# Points of Analyticity and Singularity

1. Oct 29, 2014

### Bashyboy

1. The problem statement, all variables and given/known data
Determine the points for which $f(z) = \frac{z^2 + 3}{(z-3)^2(z^2 - 4z + 5)}$ is analytic and singular.

2. Relevant equations

Theorem 133:

Suppose c is a complex constant and suppose the derivatives of the complex
functions f and g exist at z. Then

1. Sums

$\frac{d}{dz} \left[f(z) + g(z) \right] = f'(z) + g'(z)$

2. Product rule

$\frac{d}{dz} \left[f(z)g(z) \right] = f'(z) g(z) + f(z) g'(z)$​

3. Quotient rule. For those values of $z$ where $g(z) \ne 0$,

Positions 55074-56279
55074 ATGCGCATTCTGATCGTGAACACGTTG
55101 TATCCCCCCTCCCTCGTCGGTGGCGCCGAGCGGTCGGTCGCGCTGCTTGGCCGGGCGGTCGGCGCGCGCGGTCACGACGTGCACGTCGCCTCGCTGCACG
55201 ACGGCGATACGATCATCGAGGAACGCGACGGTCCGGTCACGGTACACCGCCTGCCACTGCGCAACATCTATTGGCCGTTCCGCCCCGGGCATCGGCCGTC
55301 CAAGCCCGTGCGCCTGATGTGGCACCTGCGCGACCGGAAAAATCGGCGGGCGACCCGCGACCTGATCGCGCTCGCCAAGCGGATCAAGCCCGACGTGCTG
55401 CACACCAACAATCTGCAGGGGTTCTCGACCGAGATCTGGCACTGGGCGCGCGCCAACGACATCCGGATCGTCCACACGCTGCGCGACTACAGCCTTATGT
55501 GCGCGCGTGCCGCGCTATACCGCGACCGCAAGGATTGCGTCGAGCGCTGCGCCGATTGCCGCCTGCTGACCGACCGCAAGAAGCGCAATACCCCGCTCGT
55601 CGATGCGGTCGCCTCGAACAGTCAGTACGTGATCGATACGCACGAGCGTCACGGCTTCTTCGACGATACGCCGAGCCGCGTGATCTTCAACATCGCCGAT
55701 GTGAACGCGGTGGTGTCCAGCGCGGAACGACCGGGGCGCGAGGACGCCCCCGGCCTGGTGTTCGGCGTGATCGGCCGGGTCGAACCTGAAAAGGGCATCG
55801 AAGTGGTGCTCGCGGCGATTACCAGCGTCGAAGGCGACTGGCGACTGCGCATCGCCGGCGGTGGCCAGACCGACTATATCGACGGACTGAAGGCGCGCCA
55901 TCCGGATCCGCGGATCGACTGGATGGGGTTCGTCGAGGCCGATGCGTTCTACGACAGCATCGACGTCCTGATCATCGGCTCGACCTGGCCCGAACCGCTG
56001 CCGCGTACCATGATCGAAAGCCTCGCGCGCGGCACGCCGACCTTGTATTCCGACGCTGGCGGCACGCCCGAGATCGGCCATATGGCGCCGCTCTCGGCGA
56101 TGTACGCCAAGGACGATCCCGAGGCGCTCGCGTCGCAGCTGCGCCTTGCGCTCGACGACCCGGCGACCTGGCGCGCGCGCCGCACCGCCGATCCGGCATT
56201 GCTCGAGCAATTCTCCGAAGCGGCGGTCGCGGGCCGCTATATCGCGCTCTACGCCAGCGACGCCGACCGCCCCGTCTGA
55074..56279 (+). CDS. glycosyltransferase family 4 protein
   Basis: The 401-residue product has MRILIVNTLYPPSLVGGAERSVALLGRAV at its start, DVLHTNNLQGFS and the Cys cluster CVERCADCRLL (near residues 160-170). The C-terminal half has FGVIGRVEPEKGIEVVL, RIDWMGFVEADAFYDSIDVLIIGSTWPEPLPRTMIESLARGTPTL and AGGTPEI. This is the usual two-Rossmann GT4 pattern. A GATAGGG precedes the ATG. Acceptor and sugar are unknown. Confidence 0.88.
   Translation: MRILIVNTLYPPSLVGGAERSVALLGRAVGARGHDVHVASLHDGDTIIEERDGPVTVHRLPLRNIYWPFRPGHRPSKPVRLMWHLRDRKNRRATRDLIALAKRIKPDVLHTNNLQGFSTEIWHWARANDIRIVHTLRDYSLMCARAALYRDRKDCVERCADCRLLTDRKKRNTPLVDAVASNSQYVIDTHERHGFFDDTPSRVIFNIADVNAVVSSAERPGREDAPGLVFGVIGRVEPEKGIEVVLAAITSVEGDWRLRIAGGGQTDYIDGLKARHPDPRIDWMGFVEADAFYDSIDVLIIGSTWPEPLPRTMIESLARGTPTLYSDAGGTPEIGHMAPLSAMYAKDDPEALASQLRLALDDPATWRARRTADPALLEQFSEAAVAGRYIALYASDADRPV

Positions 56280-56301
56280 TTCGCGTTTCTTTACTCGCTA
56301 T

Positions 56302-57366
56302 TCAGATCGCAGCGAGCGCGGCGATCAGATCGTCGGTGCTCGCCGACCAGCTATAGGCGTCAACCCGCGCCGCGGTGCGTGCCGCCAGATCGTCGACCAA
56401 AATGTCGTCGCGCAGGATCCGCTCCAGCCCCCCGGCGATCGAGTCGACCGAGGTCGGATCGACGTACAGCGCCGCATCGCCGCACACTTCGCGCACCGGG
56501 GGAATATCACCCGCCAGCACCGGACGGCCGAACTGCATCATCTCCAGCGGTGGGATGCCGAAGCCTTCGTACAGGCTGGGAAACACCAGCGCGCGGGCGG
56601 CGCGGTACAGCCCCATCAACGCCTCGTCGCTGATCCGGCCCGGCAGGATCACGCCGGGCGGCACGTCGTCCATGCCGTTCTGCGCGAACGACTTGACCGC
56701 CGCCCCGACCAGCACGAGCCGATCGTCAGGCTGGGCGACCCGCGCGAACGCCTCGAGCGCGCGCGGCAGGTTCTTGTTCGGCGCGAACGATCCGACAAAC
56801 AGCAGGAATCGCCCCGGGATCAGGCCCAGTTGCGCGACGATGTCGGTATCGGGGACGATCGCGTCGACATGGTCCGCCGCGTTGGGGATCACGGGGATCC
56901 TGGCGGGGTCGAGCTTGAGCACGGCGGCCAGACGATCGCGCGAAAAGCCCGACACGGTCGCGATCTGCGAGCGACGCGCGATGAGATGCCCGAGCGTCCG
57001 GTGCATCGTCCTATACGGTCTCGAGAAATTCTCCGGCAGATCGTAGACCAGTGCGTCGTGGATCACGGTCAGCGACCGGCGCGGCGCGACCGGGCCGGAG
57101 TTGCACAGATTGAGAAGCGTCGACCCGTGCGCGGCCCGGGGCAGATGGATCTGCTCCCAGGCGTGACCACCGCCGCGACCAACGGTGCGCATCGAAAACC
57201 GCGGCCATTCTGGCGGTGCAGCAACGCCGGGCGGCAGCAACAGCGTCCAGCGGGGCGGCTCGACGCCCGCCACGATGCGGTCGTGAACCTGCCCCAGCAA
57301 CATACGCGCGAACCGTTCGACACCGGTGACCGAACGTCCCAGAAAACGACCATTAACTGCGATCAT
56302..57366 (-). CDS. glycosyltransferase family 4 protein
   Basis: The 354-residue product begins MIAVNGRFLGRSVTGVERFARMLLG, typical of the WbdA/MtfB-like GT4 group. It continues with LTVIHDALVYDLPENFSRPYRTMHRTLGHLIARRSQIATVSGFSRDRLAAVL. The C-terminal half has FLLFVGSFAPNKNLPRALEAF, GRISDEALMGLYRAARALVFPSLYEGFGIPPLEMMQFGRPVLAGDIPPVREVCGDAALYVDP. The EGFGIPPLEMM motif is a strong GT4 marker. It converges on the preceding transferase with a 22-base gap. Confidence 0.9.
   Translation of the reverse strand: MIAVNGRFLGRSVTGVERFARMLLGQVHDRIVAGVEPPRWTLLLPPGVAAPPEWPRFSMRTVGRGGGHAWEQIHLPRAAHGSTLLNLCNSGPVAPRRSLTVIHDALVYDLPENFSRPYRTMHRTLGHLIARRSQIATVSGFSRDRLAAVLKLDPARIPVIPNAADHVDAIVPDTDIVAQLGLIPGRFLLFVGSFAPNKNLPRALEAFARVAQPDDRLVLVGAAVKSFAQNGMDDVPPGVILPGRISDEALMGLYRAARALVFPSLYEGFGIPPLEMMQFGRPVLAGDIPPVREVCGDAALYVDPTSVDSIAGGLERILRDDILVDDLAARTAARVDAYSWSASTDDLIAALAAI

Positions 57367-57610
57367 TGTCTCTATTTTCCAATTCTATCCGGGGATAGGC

$\frac{d}{dz} \left[\frac{f(z)}{g(z)} \right] = \frac{f(z) g'(z) - f'(z) g(z)}{[g(z)]^2}$​

3. The attempt at a solution

Because the question of analyticity is related to a functions differentiability, before we determine at which points it is analytic and singular, let us first ascertain its differentiability.

The function $f(z)$ is a ratio of the two functions $g(z) = z^2 + 3$ and $h(z) = (z-3)^2(z^2 - 4z + 5)$. Theorem 133, part 3, states that, if the functions $f(z)$ and $g(z)$ are differentiable at the point $z$, then their quotient $\frac{f(z)}{g(z)}$ is differentiable at the same point $z$, provided that $g(z)$ is not zero at this point; if it is, then the quotient is not differentiable at that point. We are therefore urged to find at the points for which $h(z)$ is zero:

$(z-3)^2(z^2 - 4z + 5) = 0 \implies$

$(z - 3)^2 = 0 \implies z = 3$

and

$(z^2 - 4z + 5) = 0 \implies (z-5)(z+1) = 0 \implies z=-1 ~~~\mbox{or}~~~ z = 5$